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Huston Smith/Henry Rosemont Jr.

A Response by Henry Rosemont Jr.:

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his is the third time I have had the privilege of being invited by the Institute for World Religions, whose work I applaud, to come to this most beautiful and most peaceful room to good friends on the left coast, where audiences have been friendly and compassionate while still being critical. To a certain extent I look forward to most of my invited lectures, but I truly enjoy being here. I want to thank everybody for inviting me, and of course the frosting on the cake is to share the podium, in unequal measure I am happy to say, with my old and dear friend Huston Smith. In his lecture Huston has given us, as he always does, much to reflect upon. I believe it is fair to say there are “intimations of the Infinite” in his paper, and I am therefore going to follow him on his tenth point, where he says that intimations of the Infinite and Revelation as well have to be interpreted, hence the science of exegesis. The major claim I wish to put forward is that Huston’s talk should be interpreted not as a series of purportedly factual statements about the physical universe, at some abstract level, as if he were siding with those astrophysicists who theorize that the universe must be infinite as opposed to those who claim it is not. Such an interpretation would then tempt us to ask whether his statements were factually true about the universe, which in my view would be, to quote a famous sermon of the Buddha, “A question not tending toward edification.” Huston himself hints that this question is not to be focused on in his ninth point, where he says explicitly that “human beings cannot fully know the Infinite,” from which it must follow that human beings cannot fully know whether statements about the Infinite are factually true or not. A more fruitful approach to Huston’s lecture is, I believe, to approach it as saying something to, for, and about human beings; to listen to it as an interpretive schema of a religious dimension of all human life, a way of responding to the world both in its parts and as a totality. In this reading the question to be asked is not whether his remarks are true of the physical universe, but whether they are a faithful expression of a spiritual impulse as experienced by human beings as they confront their physical universe and are reflected in the sacred texts of their several religions. This question I answer affirmatively. Let me begin with Huston’s beginning. It may strike some of you as odd, or at least whimsical, that Huston entitled his lecture by reference to the theoretical work of Noam Chomsky, and then began it with a reference to the Chandogya Upaniṣad. The juxtaposition is in my opinion, however,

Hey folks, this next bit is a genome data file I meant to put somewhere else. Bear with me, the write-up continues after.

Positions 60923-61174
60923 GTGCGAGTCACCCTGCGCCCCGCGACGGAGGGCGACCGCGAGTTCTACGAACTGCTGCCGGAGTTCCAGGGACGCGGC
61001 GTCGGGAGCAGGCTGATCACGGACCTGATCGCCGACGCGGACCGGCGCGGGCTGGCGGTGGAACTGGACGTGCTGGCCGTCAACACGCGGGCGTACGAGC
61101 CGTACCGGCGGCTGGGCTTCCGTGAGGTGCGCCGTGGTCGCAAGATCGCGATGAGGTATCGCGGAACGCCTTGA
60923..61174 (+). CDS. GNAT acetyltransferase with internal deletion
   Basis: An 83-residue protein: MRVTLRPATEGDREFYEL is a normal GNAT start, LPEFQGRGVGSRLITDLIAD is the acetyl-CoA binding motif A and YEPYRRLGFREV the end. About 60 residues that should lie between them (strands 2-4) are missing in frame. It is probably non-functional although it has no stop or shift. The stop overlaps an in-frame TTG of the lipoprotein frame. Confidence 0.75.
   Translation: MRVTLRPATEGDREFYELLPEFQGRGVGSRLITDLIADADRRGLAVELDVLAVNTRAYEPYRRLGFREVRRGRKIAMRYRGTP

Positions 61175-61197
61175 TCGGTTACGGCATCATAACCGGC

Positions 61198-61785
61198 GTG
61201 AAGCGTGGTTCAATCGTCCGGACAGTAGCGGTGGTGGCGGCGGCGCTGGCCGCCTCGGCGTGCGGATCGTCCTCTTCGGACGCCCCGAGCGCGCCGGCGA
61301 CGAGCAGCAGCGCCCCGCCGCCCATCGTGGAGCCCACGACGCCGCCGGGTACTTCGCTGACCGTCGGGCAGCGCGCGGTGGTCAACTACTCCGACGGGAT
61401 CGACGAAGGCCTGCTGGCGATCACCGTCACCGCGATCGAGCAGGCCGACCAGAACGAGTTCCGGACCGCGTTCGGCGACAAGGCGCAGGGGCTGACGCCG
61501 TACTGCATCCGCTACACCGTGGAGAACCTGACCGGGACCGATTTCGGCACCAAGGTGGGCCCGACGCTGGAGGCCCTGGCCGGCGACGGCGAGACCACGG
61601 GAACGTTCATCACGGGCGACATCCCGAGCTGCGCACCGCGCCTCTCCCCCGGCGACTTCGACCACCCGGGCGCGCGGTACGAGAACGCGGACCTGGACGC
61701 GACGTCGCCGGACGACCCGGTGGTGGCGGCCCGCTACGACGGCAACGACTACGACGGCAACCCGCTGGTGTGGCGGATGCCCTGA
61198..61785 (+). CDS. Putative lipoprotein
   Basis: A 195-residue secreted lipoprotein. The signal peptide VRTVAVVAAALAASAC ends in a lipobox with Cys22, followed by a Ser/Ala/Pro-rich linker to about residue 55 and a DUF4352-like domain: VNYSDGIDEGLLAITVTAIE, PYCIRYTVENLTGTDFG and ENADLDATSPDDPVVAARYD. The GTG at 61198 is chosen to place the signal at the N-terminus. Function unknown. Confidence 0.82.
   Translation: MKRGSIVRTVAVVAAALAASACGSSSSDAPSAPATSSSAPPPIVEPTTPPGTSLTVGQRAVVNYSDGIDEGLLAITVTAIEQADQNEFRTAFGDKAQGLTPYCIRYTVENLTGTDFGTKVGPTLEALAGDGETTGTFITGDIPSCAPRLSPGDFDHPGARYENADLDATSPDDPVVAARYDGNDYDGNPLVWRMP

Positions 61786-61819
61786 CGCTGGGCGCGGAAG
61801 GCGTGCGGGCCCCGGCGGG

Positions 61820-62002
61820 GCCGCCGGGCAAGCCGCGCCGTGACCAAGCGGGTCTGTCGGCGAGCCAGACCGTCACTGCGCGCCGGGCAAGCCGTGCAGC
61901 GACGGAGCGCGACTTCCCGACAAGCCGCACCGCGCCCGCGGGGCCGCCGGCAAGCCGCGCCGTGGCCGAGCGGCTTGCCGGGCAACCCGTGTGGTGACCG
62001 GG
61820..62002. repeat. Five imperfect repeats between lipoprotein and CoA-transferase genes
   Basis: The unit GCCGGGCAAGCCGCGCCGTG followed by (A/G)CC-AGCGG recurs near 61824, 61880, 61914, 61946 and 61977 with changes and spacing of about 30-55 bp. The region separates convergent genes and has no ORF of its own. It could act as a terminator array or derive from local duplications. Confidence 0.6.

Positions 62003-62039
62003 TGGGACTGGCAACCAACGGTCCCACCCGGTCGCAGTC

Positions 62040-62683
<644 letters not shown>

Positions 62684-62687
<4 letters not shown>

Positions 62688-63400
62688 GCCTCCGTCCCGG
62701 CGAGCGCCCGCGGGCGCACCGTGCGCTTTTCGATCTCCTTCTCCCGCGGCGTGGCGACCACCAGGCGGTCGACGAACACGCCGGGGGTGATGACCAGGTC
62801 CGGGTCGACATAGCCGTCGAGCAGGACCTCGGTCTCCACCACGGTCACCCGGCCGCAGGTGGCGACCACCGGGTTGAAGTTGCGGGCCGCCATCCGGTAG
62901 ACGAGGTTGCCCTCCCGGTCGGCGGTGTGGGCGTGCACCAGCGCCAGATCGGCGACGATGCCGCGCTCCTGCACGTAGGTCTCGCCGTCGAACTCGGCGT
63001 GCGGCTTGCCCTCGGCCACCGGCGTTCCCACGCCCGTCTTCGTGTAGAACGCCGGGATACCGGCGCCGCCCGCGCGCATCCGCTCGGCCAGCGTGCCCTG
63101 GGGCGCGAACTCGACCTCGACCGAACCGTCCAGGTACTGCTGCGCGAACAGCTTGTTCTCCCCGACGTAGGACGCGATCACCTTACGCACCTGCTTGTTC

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altogether apt, for just as the latter claims one lump of clay can suffice for knowing the essentials of clay, so too has Chomsky always insisted that many of the rules, or principles, of universal grammar could be discovered by examining a single language, preferably the linguist’s own. Chomsky’s reasoning is simple and straightforward: if there are principles which speakers of a language or dialect demonstrably follow from childhood on, but which could not have been learned on the basis of linguistic experience or tutoring, then those principles must be a part of the cognitive endowment that all human beings bring to bear in acquiring their native tongue. Thus, while Chomsky calls his abstract syntactic schema “universal grammar,” the name can be misleading at first blush, especially if it is taken to mean “grammatical rules or principles which hold throughout the universe,” for that is not what he means. What he has devoted his linguistic life to studying are the specific mental structures by means of which all normal human beings come to be competent speakers of their native dialect fairly independently of intelligence or motivation, with minimal and often degenerate empirical inputs, and with virtually no instruction. Chomsky seeks, in other words, not principles which hold “throughout the universe,” but what I have called “homoversal” principles, meaning “for all human beings, mentally and physiologically constituted as they are.” And thus as I would modify Chomsky’s claim a little bit, so I would modify Huston’s and call it a “homoversal grammar of religion.” In addition to a language-capacity mental structure, e.g., his “universal grammar,” Chomsky has postulated similar specific mental structures embodying principles in such areas as music, personality discrimination, mathematics, facial recognition, and other areas where human beings seem to behave quite skillfully and similarly in areas where there has been a paucity of empirical data that could account for how the skill was acquired and uniformly exhibited in virtually the same way by everyone across time, space, and culture. It is important to emphasize this point, for Chomsky has often pointed out a number of features of universal grammar that do not seem to have any communicative function, being either redundant, reduplicative, overly abstract, and/or not utilizable by human beings because of interference from other cognitive capacities. That is to say, several specific human abilities, capacities, and ways of interacting with the world appear to have features that do not have any selectional advantage in the evolution of the species; we simply have those abilities and capacities. The principles of universal grammar, or homoversal grammar, as I would call it, describe a certain feature of human beings: Issue 10, October 2010